A federal lawsuit demanded public access to a small uninhabited island off New York City where the remains of about a million people who were poor or unknown are buried.
The lawsuit claimed Hart Island, a part of the Bronx, is run like a prison by New York City’s Department of Correction, which uses prisoners sometimes to bury the indigent and bodies that go unclaimed. It said relatives are unable to visit gravesites.
The lawsuit was filed Wednesday in Manhattan by the New York Civil Liberties Union on behalf of relatives of those buried on the mile-long and quarter-mile-wide island. With three named plaintiffs, it seeks class-action status and claims constitutional rights were violated.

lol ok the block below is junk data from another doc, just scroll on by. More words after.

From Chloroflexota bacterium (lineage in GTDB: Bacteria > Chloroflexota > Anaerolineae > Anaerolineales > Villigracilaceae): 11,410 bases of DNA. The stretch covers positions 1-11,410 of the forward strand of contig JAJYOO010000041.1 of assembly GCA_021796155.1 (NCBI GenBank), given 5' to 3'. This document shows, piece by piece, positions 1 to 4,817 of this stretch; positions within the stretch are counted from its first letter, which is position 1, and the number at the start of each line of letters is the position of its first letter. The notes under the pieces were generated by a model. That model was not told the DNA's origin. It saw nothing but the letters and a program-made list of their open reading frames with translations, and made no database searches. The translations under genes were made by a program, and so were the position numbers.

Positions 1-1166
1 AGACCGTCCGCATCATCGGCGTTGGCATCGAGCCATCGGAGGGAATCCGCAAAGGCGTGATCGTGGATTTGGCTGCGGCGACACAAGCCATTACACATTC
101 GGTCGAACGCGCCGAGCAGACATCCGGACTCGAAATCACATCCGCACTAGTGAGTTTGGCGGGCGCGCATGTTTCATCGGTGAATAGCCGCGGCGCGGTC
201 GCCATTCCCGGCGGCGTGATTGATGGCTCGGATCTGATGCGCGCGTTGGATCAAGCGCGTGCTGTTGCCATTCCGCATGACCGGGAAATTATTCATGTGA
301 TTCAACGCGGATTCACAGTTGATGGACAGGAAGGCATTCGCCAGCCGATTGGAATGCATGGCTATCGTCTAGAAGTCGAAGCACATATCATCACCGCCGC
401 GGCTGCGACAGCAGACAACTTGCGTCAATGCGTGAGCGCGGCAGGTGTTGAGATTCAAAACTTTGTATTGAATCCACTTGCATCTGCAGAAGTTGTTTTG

“To run the burial grounds of the city’s poor as a prison compound and to bar family members from visiting the gravesites of their loved ones is disgraceful and heartless,” said Christopher Dunn, the NYCLU’s associate legal director.
In a statement, the Department of Correction said it lets families and others visit a specially designated space in the cemetery to pay respects.
“While the cemetery on Hart Island lacks the infrastructure to safely accommodate large numbers of visitors or to allow them to wander about the grounds, we continue to explore ways to meet requests of relatives seeking greater access to honor those buried on the island,” the statement said.
The cemetery is the largest indigent burial ground in the United States, one of the nation’s largest cemeteries and the largest taxpayer-funded cemetery in the world.